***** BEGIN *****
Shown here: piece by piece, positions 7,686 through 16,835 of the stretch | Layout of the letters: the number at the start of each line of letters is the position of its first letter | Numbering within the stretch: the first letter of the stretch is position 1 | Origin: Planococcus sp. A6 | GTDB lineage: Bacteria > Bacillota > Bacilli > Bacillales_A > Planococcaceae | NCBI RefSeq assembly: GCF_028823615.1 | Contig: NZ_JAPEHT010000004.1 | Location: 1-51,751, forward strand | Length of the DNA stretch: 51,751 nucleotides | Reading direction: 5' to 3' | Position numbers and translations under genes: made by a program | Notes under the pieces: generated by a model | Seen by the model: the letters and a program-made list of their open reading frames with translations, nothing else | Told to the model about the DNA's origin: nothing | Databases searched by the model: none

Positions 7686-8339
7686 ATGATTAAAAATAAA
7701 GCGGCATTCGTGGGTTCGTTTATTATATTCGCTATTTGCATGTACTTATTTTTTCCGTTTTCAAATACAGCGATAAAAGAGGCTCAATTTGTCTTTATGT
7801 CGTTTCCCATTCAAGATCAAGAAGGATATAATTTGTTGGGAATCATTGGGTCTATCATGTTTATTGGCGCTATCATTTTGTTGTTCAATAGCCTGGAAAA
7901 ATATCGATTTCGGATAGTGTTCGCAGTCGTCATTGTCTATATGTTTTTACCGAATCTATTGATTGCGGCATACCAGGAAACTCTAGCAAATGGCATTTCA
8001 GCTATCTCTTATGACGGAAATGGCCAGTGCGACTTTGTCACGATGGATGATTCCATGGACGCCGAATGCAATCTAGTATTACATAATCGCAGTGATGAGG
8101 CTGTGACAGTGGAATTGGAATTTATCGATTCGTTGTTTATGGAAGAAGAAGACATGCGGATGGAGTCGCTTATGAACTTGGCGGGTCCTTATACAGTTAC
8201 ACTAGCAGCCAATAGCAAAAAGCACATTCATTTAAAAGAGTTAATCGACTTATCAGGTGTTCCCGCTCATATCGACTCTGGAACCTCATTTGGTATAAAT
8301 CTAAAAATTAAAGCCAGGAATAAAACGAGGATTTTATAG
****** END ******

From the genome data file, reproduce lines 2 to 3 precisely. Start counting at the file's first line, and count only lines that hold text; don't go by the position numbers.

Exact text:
Positions 7686-8339
7686 ATGATTAAAAATAAA